Twirling at Ole Miss

Just read Terry Southern’s marvellous 1963 essay ‘Twirling at Ole Miss’, from Esquire. A Texan returning to the south. Fantastic and evocative writing. Scenes we can watch as in a film (and Southern was a very good screenwriter).

A sample:

Arriving in Oxford [Mississippi] then, on a hot midday in July, after the three-­hour bus ride from Memphis, I stepped off in front of the Old Colonial Hotel and meandered across the sleepy square toward the only sign of life at hand—the proverbial row of shirt-sleeved men sitting on benches in front of the county courthouse, a sort of permanent jury.

”Howdy,” I say, striking an easy stance, smiling friendly-like, “whar the school?”

The nearest regard me in narrow surmise: they are quick to spot the stranger here, but a bit slow to cotton. One turns to another.

”What’s that he say, Ed?”

Big Ed shifts his wad, sluices a long spurt of juice into the dust, gazes at it reflectively before fixing me again with gun-blue-cold eyes.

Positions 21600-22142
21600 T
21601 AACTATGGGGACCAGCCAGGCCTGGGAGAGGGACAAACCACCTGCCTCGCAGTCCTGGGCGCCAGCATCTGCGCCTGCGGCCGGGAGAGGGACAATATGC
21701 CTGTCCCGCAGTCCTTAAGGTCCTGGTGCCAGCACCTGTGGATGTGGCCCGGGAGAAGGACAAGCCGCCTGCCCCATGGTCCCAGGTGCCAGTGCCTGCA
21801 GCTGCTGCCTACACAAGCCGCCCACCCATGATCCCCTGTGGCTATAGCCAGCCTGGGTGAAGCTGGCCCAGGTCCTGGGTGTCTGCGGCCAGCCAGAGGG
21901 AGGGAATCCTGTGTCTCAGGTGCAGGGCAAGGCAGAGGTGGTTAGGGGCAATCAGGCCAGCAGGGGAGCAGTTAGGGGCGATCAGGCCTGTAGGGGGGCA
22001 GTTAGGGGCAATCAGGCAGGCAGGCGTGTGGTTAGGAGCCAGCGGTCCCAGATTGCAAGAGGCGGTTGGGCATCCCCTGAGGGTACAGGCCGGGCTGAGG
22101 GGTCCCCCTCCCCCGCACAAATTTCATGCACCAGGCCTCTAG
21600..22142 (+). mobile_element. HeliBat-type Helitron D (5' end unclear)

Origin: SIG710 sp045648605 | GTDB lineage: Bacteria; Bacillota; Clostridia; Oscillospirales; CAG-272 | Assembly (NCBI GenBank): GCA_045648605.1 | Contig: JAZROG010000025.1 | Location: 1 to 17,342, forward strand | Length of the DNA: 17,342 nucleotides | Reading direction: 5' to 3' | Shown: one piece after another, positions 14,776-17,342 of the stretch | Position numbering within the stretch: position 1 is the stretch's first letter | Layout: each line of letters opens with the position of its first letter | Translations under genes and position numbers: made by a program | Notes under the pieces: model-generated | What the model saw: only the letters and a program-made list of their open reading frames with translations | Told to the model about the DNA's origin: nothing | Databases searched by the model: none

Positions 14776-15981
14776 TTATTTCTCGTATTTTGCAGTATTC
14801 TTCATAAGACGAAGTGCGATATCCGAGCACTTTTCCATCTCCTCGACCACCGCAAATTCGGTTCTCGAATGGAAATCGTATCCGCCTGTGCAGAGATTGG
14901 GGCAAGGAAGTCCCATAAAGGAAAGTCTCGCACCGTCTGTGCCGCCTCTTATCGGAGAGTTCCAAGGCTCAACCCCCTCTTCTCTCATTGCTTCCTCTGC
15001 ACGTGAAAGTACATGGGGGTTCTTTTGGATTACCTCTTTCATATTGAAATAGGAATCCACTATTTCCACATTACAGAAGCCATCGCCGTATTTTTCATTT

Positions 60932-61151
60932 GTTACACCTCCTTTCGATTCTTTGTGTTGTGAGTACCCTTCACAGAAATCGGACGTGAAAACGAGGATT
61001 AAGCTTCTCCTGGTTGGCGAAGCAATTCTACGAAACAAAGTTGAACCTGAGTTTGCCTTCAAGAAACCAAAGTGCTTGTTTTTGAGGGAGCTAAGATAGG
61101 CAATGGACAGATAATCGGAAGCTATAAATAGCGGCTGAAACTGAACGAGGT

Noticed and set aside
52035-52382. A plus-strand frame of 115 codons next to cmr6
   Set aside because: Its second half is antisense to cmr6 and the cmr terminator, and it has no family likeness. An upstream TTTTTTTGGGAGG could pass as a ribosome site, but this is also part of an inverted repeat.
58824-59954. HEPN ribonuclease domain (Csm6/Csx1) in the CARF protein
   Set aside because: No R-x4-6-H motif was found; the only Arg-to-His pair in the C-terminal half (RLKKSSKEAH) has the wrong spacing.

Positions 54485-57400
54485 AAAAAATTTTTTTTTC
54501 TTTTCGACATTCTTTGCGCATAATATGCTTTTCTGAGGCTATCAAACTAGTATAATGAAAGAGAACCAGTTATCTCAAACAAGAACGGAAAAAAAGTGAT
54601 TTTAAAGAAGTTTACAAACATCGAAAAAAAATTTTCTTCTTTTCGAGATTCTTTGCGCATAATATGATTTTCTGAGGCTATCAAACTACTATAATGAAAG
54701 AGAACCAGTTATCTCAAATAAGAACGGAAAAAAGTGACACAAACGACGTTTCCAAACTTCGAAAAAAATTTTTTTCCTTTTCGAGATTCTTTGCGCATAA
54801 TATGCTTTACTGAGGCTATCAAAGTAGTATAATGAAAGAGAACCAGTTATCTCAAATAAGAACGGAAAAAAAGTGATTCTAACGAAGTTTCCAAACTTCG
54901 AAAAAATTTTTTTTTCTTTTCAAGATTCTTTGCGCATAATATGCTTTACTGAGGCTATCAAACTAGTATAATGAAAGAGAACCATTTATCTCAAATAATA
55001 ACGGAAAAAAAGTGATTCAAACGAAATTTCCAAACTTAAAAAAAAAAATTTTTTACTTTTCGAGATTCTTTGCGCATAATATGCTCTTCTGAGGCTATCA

”Reckon you mean, ‘Whar the school at?’, don’t you, stranger?” Next to the benches, and about three feet apart, are two public drinking fountains, and I notice that the one boldly marked “For Colored” is sitting squarely in the shadow cast by the justice symbol on the courthouse façade—to be entered later, of course, in my writer’s notebook, under “Imagery, sociochiaroscurian, hack.”


Another sample, when he decides to take a taxi:

Which is nearer,” I asked the driver, “Faulkner’s house or his grave?”

”Wal,” he said without looking around, “now that would take a little studyin’, if you were gonna hold a man to it, but offhand I’d say they were pretty damn near the same—about ten minutes from where we’re sittin’ and fifty cents each. They’re in opposite directions.”


Interestingly Southern also notes an early example of “upspeak”: He meets a girl who speaks “in that oddly rising inflection peculiar to girls of the South, making parts of a reply sound like a question: ‘Why, back home near Macon … Macon, Georgia? At Robert E. Lee High? … we've got these outfits with tassels! And a little red-and-gold skirt?’ …”

Is that where it came from?